When a senior executive level employee switches jobs between the private and public sectors, what are some of the changes to the norms of employment?

One key difference is the public nature of employment in the public sector – chiefly because public funds are involved.  Salaries and severance payments are public in the public sectors (for example, the controversy du jour about increases in Minnesota state department head salaries) as are contracts and summary performance evaluations.  The State Open Meeting Law governs performance evaluations and investigations.  The State auditor can have access to public employee accounts and expenditures.  Under many circumstances, the factual bases for a disciplinary action or resignation that occurs while a disciplinary matter is pending are public data.  The public nature of public employment can sometimes come as unwelcome news to an executive used to the private world of the private sector.

Other public sector differences are caps on severance payments for public employees.  Highly-compensated employees (earning more than approximately $72,000 a year) are limited to six month’s compensation in severance, all others are limited to one-year severance.  There are exceptions for sick leave and continued insurance payments.  It is safe to say that public sector higher level executives need to have lower severance pay expectations than in the private sector.

But there are also protections in the public sector not found in private employment chiefly due to the application of constitutional rights.  An example would be rights associated with a disciplinary investigation.  A public sector executive has Loudermill due process rights to know and respond to the reasons for a proposed disciplinary action.  He or she has the Tennessen right to know the potential use of all data that can come out of a disciplinary investigation.  There is the Garrity right to be assured that a compelled statement cannot be used in a criminal proceeding.  Paid administrative leaves are more common as the slower public employment investigation process works out.   There are also provisions in the Data Practices Act protecting non-public private personnel data from disclosure and allowing for rebuttal data.  In short, for any public sector executive in difficult straits there may well be better internal protection than given a private sector executive.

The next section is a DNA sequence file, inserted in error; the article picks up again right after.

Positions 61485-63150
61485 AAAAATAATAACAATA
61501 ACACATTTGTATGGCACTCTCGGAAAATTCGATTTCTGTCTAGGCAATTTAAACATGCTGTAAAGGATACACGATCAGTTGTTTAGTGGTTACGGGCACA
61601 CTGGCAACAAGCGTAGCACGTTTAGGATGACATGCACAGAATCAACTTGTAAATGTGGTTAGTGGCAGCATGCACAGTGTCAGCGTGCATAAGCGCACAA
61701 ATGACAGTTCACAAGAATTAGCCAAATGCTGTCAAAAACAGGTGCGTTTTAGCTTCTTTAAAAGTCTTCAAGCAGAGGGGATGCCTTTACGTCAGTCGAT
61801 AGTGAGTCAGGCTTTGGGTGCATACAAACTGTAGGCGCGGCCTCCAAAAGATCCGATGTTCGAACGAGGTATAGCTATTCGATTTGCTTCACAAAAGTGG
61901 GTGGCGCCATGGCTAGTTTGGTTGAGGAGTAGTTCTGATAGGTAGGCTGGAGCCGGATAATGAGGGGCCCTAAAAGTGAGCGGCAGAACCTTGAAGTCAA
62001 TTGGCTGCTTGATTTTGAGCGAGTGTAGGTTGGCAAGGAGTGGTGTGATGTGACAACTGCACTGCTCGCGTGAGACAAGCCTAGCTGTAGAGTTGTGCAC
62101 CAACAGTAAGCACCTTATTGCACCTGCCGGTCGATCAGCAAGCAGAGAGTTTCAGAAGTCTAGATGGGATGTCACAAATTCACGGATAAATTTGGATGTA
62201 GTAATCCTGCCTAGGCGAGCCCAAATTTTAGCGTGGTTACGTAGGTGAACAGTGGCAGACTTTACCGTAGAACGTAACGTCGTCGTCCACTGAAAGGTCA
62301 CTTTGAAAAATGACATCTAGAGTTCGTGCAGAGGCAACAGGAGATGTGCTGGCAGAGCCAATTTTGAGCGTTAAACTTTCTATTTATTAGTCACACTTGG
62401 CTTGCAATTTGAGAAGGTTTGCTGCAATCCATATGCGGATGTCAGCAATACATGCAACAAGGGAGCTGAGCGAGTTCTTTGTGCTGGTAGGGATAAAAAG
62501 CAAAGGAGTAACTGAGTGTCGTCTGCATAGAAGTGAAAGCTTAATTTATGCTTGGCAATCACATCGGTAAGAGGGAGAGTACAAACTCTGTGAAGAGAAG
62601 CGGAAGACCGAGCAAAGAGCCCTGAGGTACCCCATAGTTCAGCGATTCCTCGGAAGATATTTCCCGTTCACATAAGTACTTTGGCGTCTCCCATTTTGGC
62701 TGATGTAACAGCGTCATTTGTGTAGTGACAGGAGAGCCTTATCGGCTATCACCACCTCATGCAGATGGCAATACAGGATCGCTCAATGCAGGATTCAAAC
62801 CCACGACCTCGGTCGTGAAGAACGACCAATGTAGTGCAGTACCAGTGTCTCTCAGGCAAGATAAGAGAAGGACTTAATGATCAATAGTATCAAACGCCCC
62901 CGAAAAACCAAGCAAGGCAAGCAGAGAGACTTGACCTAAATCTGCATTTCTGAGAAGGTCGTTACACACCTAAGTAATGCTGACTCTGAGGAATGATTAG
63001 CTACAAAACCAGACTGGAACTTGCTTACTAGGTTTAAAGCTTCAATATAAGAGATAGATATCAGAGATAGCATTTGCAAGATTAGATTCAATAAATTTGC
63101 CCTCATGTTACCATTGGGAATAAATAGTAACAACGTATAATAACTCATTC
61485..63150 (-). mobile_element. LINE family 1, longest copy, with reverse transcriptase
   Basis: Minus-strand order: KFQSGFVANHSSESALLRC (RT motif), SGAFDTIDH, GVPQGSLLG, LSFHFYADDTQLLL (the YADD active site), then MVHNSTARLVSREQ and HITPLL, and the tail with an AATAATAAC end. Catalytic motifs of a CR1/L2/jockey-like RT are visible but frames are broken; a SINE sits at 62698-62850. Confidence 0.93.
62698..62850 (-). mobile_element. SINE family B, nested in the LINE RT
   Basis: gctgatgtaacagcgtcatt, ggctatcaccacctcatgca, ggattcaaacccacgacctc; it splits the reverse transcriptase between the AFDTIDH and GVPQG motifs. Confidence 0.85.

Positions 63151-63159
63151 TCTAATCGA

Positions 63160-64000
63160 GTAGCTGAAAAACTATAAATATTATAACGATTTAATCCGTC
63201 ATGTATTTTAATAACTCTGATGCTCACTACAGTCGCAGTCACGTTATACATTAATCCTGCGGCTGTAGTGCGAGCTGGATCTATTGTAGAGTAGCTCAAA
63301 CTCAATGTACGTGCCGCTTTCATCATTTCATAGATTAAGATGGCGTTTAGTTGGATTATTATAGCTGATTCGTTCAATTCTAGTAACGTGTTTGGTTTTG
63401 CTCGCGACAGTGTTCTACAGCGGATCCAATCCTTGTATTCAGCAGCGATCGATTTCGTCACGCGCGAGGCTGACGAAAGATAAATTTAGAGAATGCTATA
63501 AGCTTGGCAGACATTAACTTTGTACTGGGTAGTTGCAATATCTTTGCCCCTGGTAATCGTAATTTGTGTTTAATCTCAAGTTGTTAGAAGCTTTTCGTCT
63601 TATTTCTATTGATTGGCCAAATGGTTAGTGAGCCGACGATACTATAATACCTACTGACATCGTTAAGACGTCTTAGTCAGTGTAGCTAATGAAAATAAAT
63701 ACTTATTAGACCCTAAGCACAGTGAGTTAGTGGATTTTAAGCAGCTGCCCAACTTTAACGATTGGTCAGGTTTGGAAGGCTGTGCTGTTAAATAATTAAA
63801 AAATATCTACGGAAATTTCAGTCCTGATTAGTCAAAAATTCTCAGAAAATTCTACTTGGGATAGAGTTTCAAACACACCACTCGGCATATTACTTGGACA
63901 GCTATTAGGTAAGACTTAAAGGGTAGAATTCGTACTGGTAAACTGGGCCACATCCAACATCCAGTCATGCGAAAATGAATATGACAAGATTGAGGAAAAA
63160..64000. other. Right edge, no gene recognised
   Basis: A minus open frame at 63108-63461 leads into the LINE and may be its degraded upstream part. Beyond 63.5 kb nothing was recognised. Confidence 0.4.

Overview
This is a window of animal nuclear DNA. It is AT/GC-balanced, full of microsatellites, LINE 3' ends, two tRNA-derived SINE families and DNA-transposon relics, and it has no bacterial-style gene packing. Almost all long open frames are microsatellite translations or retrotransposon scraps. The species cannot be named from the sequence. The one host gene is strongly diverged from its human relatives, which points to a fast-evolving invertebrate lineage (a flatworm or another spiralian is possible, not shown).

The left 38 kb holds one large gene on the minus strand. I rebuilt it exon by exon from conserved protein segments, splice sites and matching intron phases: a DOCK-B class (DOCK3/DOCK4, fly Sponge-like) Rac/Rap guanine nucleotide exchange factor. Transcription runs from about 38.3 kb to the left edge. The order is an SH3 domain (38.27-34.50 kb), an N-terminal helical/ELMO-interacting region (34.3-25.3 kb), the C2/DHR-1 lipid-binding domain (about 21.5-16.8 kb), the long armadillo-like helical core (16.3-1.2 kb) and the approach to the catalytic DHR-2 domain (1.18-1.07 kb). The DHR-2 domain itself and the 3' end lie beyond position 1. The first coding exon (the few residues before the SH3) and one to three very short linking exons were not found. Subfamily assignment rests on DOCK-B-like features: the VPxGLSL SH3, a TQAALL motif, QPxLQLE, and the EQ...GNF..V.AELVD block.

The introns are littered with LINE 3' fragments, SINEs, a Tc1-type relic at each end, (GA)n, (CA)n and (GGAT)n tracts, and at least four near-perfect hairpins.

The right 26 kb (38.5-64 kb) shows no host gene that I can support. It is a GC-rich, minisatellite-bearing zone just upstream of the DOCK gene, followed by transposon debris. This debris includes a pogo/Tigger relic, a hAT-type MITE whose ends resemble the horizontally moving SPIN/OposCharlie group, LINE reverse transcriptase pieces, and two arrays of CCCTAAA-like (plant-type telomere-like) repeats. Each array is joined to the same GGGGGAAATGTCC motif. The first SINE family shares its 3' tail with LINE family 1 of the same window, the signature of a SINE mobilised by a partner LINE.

Takeaway:  If you are a senior executive employee in the private sector considering a move to the public sector, it would be a good idea to sit down with legal counsel and get a firm idea of what norms will change in the employment relationship.